Chief Executive Research surveyed 1,631 companies in April thru June of 2018 about their fiscal 2017 and 2018 compensation levels and practices. Detailed data from this survey is analyzed and presented in our acclaimed annual CEO & Senior Executive Compensation Report for Private Companies.
We received detailed data about compensation packages for CEOs and nine other senior executive positions, as well as comprehensive information about each company’s executive compensation policies and practices. The substantial response provided meaningful data for companies across revenue ranges, industries, regions, ownership types and levels of profitability.
While most data sources on CEO compensation focus on large public companies, our research brings real-world insight into the compensation of CEOs of the approximately 6 million private companies in the U.S., not just the S&P 500.
We invite you to consult the full report for complete compensation data broken down by company demographics and performance.
2017 CEO Compensation
The average private company CEO total compensation package for 2017 was $2,213,679, but the median was a more modest $350,622. These figures include base salary, bonus, equity appreciation, new equity/option grants, benefits and perquisites. The average total compensation figure is significantly higher than the median total compensation, as CEOs at the largest private companies have pay packages substantially greater than those of smaller companies. In addition, a small number of CEOs in our study had liquidity events (their companies were sold or revalued), which drove up equity gains in the top 10th percentile.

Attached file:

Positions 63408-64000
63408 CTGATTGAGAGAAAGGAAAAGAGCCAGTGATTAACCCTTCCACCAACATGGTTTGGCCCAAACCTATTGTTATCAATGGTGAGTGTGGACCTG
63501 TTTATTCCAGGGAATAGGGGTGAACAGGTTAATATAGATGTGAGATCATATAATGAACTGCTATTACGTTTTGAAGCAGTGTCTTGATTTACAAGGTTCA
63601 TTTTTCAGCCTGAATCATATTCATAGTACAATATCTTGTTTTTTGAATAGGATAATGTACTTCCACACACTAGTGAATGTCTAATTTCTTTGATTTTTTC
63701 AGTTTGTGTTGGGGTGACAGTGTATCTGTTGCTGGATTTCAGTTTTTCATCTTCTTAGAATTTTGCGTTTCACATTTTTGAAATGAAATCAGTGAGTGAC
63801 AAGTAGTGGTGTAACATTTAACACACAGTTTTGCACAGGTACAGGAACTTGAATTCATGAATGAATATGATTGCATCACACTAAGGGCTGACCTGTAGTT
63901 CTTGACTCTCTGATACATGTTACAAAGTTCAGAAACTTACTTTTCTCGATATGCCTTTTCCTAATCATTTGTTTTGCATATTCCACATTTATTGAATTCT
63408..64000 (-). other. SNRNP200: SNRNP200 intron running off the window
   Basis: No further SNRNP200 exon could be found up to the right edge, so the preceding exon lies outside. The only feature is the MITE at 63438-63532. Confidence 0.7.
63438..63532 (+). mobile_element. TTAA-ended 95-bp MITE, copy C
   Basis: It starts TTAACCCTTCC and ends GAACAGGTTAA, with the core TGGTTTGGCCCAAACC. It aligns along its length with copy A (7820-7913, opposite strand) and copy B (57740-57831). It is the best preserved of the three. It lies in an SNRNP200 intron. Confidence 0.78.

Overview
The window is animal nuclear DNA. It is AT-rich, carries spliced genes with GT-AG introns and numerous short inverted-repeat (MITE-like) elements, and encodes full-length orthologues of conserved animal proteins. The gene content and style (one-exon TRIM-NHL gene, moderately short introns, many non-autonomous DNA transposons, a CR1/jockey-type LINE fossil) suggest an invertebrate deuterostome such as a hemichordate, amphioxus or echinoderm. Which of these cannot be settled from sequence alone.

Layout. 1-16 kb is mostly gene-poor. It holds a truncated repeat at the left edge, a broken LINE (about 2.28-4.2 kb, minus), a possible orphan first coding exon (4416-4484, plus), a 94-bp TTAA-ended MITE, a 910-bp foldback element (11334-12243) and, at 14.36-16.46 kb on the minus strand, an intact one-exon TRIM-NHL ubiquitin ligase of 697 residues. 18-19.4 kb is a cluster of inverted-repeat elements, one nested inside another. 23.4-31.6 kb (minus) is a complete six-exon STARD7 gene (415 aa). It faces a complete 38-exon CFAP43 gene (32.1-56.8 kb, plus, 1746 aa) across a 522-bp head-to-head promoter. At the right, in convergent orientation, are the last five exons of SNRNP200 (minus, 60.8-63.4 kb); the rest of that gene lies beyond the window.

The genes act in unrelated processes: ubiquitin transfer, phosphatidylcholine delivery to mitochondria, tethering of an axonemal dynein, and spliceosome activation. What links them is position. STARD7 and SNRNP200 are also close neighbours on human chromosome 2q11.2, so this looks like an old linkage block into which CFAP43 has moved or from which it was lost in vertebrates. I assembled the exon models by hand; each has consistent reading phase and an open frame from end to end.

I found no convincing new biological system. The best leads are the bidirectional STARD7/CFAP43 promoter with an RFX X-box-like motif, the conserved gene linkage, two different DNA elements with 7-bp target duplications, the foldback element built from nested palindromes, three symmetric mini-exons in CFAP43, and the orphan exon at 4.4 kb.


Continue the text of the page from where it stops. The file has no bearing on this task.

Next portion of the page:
2017 Total Compensation for CEOs in Private Companies
The median cash compensation (base salary and bonus) was $321,022—91.6% of the total compensation package—and the “at risk” portion (i.e., bonuses and incentives) was $71,022 or 28.4% of their base salary. For this year’s median survey participant, this represented a 0.0% increase in both their salary and bonus vs. the prior year, while top-quartile CEOs enjoyed a significant increase in both their base salary and bonus—3.25% and 5.50% respectively.
Change in CEO Salaries and Bonuses in 2017 vs. Prior Year
The vast majority of CEOs in the study did not record any equity appreciation over the past year, nor did they receive any new in-the-money options or equity grants. Median 2018 base salaries are flat with 2017 overall, but median bonuses are expected to increase to $90,000, for a cash compensation increase of 5.9% overall.